Chrome OS proves Google can hype, but can it win?
Google gets points for making waves with its Chrome OS announcement, but it has yet to prove that its Linux strategy will be any more successful than others before it.
Google becomes more like Microsoft every day. It used to be that only Microsoft could pre-announce a product to mass hysteria (and mass exodus of start-ups dabbling in the area), then proceed to under-deliver for the first few iterations of the product and still make billions in the process. With Google Chrome OS, Google has signaled that it, too, can over-commit and under-deliver and still mint billions.
Perhaps equally dismaying, as Anil Dash suggests, is that Google may be having "its Microsoft moment" and starting to develop software to work nicely with its other software...rather than actually building software that its customers want.
But let's step back and strip away the frenzied media response to Google Chrome OS to determine what, exactly, Google announced: Google announced that it was shipping Ubuntu.
No, Google isn't calling it Ubuntu, but Chrome OS is nothing more than the promise of an Ubuntu fork. Given that we have Ubuntu and plenty of other Ubuntu forks today, what's the big deal?
The difference, of course, is that you can actually use Jolicloud today (alpha version), unlike Chrome OS, and I'm actually typing this on an Ubuntu-based Netbook. (Incidentally, you've got to think that Jolicloud's investors were kicking themselves last week when Google announced Chrome OS a day after they announced Jolicloud's funding.)
So, Google will ship an Ubuntu fork, but one that presumably will come with its own secret sauce. Why? Well,, because "The stakes are big enough that it's worth the shot for Google."
Maybe. Maybe not.
Let's assume "Maybe." This still leaves Google with the stated intent to tackle a Lilliputian market that only the Linux crowd seems to get excited about, which is why Barron's slaps the idea around:
I think Google misunderstands the nature of netbooks, which simply are small, cheap, lightweight PCs. Early versions ran Linux, and didn't sell. Once the netbook companies loaded them with Windows, sales picked up. On its last earnings call, Microsoft noted that the attach rate for Windows on netbooks had reached 90%. The people have spoken. Netbooks are a misnomer; while people do use them to connect with the Web, they use them for a lot of other things. Customers want netbooks to run standard software, including Office. And I doubt there will ever be a version of Office for Chrome OS.
Of course they won't support Microsoft Office. They're going to support Google Docs! (See "Microsoft moment" above.) Much as I like Google Docs, and much as I like OpenOffice and a range of alternatives to Microsoft Office, the reality is that if you don't support Microsoft Office, you automatically limit the market appeal of your operating system, a lesson Apple learned. Apple's support for Office was the beginning of its rise within enterprise computing.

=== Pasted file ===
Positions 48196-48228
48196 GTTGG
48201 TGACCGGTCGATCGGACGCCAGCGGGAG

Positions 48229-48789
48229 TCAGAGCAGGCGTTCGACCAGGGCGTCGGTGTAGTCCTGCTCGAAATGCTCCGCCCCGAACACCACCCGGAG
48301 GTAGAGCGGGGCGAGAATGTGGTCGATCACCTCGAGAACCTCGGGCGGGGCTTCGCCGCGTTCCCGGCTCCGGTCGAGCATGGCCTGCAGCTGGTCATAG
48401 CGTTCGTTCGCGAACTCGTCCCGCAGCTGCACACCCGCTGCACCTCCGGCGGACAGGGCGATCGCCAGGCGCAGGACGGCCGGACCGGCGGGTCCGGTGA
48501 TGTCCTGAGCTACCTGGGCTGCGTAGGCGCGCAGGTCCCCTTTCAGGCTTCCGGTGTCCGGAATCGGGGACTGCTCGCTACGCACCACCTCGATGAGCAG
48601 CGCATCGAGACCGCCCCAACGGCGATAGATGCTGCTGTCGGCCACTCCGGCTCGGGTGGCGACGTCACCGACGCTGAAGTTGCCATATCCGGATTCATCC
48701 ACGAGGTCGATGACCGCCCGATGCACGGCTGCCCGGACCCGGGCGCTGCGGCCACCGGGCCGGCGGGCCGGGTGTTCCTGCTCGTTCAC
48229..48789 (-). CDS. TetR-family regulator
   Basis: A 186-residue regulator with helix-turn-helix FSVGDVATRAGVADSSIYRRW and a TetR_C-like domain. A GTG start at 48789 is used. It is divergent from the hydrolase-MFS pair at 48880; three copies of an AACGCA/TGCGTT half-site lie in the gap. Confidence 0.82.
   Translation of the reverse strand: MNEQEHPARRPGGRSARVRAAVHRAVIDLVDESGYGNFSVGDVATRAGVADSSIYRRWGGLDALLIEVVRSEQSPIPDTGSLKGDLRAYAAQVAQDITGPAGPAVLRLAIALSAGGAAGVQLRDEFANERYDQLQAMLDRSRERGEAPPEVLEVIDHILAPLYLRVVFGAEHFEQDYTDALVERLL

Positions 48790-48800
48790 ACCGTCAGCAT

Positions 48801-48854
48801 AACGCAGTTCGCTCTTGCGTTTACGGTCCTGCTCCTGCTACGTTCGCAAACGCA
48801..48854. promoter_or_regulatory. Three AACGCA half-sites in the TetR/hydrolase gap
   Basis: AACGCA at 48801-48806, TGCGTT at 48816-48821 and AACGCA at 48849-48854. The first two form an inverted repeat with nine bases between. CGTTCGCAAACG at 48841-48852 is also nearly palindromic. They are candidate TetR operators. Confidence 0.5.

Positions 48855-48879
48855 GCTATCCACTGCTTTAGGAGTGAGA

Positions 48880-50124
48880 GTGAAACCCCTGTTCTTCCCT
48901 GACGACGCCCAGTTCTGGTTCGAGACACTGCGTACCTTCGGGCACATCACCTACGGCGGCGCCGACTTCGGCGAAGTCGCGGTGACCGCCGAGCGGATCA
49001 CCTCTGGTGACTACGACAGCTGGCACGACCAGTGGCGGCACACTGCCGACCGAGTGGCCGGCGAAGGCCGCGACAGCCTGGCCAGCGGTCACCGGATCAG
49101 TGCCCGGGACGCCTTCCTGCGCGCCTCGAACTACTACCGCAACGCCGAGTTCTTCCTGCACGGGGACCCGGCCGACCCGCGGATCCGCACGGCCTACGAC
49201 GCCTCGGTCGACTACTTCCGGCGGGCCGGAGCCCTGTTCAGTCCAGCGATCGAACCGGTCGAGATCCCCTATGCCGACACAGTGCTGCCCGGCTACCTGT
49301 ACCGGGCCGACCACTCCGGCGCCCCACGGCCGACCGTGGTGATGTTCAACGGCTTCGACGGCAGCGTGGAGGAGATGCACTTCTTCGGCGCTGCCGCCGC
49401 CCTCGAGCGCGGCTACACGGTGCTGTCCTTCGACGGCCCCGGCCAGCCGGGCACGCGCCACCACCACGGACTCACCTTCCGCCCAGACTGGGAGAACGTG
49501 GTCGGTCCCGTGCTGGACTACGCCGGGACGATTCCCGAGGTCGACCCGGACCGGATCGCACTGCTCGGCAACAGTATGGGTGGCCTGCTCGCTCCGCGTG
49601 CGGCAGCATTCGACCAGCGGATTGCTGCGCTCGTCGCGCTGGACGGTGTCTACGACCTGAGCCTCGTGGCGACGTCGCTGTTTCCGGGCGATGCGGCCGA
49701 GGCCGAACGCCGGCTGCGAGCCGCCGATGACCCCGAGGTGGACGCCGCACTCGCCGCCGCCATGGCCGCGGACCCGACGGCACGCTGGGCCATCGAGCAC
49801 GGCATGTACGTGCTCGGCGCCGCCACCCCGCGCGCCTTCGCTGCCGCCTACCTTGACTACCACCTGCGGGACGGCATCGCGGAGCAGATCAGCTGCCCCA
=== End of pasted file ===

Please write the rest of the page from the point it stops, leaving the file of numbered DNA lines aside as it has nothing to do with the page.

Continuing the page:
It's just incredibly hard to overcome the inertia of an incumbent in an established market. Google looks smart when it is changing the rules for computing (giving search away and charging for ads, moving e-mail to the cloud, etc.), but when it competes with Microsoft on its terms...it's likely going to lose. Mozilla's Asa Dotzler gives a hint as to why. (Spoiler: It's the installed base, stupid):
New markets on the Web can emerge and grow really quickly. There's lots of opportunity for something like Facebook to take over in just a few years. But that's not really the case for PCs and desktop software. The installed base is just really, really large, and the growth and upgrade cycle are much much slower than with Web services.
Firefox has been the most successful piece of desktop software to ever challenge Microsoft's offering. We started the effort 10 years ago and finally arrived at a successful product 5 years ago and in the 5 years since we shipped that product, we've managed to gain about 300 million users and a quarter of Web browsing usage.
Apple has been the most successful operating system to challenge Microsoft ever and they've managed in the 8+ years of OS X availability to grab only about 5% of the global OS installed base.
It's just not fast or easy to move a market that's more than a billion large. Anyone that thinks that major change can happen in months, or even a couple of years, doesn't understand this space very well.
Google came out with a new browser (Chrome) some time ago, and still barely scrapes 2 percent market share. (Fake Steve Jobs says this is because "Chrome is [crap]," but I think it has more to do with the difficulty of changing consumer behavior.) Firefox has done better, but even Firefox is an example of just how hard it is to fight an incumbent on its terms, particularly when the incumbent is perceived to be "good enough," as CIO.co.uk editor Martin Veitch notes.
It won't help that Google doesn't look or behave in the way enterprises demand, as ZDNet's Larry Dignan writes.
In sum, Google has a lot to prove, and doesn't have a track record of churning out hits. It has one significant moneymaker, whereas Microsoft has two, one of which Google is now targeting with Chrome OS. It's going to get ugly, but I suspect Google may be the company that ends up with the black eye. As an open-source advocate, I'd like it to be otherwise, but I just can't see enough differentiation in Google's approach to suggest it will be more successful than others before it.
Follow me on Twitter @mjasay.